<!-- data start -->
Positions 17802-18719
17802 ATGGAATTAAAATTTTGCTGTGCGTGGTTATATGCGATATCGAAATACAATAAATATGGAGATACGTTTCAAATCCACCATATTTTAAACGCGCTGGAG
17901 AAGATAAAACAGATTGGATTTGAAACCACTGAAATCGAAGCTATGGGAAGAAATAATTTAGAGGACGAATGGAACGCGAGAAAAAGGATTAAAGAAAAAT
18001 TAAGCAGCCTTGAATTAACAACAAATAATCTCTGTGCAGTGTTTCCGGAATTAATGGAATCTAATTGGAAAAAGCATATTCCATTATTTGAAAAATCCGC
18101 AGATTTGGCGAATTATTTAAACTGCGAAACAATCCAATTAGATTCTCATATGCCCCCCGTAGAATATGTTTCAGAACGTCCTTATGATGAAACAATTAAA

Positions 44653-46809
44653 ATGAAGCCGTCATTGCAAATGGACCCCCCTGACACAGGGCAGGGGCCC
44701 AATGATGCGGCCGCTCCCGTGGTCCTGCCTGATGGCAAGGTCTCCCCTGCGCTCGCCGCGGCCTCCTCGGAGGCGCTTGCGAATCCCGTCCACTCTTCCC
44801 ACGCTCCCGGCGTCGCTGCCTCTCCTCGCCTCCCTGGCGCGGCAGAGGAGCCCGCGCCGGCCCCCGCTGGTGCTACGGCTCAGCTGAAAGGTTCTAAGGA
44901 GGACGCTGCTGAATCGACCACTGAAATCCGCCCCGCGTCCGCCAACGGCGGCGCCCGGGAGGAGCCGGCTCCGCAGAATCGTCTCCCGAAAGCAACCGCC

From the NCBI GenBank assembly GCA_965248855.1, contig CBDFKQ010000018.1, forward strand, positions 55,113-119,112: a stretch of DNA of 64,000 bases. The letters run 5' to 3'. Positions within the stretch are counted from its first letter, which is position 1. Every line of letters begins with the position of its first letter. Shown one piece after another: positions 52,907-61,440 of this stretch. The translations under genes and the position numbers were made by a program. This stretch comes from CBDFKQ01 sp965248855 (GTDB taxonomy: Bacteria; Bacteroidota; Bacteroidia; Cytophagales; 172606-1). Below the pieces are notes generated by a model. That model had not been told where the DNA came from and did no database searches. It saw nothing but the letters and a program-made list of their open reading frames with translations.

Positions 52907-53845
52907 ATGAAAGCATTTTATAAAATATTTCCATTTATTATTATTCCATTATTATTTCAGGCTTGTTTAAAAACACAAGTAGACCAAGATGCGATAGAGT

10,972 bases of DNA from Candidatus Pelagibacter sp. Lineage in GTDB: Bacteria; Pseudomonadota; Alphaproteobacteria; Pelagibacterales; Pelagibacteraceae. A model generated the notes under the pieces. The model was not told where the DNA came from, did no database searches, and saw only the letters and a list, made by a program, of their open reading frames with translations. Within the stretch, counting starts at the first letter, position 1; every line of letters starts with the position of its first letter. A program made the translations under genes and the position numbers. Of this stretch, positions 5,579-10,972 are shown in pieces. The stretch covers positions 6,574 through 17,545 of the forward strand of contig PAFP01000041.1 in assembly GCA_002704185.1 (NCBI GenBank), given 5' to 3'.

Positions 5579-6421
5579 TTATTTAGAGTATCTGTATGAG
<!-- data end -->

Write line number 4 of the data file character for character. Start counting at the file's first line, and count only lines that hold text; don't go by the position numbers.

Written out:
18001 TAAGCAGCCTTGAATTAACAACAAATAATCTCTGTGCAGTGTTTCCGGAATTAATGGAATCTAATTGGAAAAAGCATATTCCATTATTTGAAAAATCCGC